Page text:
For example, the chapter on cycling safety has a map that suggests the Netherlands is the most unsafe country for cycling. The problem is that it shows the percentage of road deaths who are cyclists, which says more about how many people cycle than about cycling safety. Another graph says Chris Boardman managed to cycle more than 56 km in an hour when he assumed a super-aerodynamic position, but that he would only manage 15 km when sitting upright. Really?

Despite car sharing, still lots of cars in Amsterdam

Does car sharing mean the end of the car as we know it? A study by consultancy Alix Partners in American metropolitan areas claims that each vehicle in a car-sharing fleet leads to 32 fewer cars being bought.

I haven’t seen the original report, but apparently respondents were asked whether they have avoided buying a car due to their participation in a car-sharing scheme; 51% said yes. The average car-sharing service would have about 66 members per car, which would sort of result in 32 canceled car sales per shared-use car. Of course, this is not the most rigorous way to measure the impact of car sharing. All the same, the study suggests that the impact may be huge.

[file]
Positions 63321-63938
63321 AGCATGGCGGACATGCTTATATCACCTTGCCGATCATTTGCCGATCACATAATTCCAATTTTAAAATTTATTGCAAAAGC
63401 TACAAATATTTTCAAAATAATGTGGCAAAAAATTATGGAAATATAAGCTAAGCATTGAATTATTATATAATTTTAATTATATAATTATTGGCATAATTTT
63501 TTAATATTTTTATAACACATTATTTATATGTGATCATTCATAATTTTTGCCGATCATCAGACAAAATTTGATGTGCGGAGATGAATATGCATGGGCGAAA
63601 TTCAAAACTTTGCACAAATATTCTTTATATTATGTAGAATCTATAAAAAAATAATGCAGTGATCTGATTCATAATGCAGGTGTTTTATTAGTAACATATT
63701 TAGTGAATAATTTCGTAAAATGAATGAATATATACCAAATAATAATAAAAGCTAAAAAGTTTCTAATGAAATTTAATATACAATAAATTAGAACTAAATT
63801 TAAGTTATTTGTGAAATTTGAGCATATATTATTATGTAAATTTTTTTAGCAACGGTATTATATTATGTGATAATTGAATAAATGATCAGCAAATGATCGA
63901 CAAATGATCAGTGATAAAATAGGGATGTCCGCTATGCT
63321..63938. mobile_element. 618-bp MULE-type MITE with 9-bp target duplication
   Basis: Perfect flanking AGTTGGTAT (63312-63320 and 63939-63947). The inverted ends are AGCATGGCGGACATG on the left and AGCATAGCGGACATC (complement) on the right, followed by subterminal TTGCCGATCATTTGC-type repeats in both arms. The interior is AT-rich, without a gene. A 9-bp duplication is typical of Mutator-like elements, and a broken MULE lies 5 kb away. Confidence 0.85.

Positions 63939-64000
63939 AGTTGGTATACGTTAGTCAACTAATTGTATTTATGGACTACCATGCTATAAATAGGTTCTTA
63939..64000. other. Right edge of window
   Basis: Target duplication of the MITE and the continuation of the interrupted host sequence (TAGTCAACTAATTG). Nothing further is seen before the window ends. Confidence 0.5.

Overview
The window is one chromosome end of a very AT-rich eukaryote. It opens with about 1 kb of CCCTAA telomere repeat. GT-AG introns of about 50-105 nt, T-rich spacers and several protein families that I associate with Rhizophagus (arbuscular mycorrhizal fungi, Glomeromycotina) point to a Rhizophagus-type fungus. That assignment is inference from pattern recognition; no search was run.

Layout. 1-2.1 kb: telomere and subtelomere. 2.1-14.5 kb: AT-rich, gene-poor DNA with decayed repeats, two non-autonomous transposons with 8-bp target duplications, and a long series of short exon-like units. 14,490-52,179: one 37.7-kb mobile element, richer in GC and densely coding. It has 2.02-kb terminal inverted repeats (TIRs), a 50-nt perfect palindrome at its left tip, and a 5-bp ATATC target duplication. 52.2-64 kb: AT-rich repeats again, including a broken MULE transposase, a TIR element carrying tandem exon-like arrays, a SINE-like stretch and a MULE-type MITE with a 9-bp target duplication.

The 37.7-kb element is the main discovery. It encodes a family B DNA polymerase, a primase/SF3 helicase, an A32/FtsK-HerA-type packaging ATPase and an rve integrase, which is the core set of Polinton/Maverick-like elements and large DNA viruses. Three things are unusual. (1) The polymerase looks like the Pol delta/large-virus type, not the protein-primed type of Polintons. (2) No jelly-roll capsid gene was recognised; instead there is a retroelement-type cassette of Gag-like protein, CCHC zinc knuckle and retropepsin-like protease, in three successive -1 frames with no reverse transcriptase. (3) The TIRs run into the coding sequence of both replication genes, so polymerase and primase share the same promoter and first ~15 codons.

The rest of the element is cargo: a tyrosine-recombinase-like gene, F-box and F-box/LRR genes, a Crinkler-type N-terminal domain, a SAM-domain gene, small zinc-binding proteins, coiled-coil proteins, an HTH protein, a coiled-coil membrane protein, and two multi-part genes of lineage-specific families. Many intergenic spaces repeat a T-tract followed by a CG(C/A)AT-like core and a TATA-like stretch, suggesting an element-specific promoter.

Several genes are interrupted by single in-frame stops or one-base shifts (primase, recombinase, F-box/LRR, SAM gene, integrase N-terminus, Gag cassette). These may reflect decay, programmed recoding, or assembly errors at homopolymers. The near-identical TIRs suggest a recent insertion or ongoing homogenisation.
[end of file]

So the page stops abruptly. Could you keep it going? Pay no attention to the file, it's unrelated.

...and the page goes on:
In Amsterdam, the number of cars in car-sharing schemes has grown (xls) from 378 to 1476 over the past ten years. If the Alix number would hold true here, that would mean some 35,000 fewer cars sold. In reality, the number of cars for private use has risen from 184,000 in 2003 to 201,000 in 2013. The number of cars per 1,000 remained pretty stable at about 250. In the inner city, the total number of cars has risen from 19,190 in 2004 to 19,840 in 2012.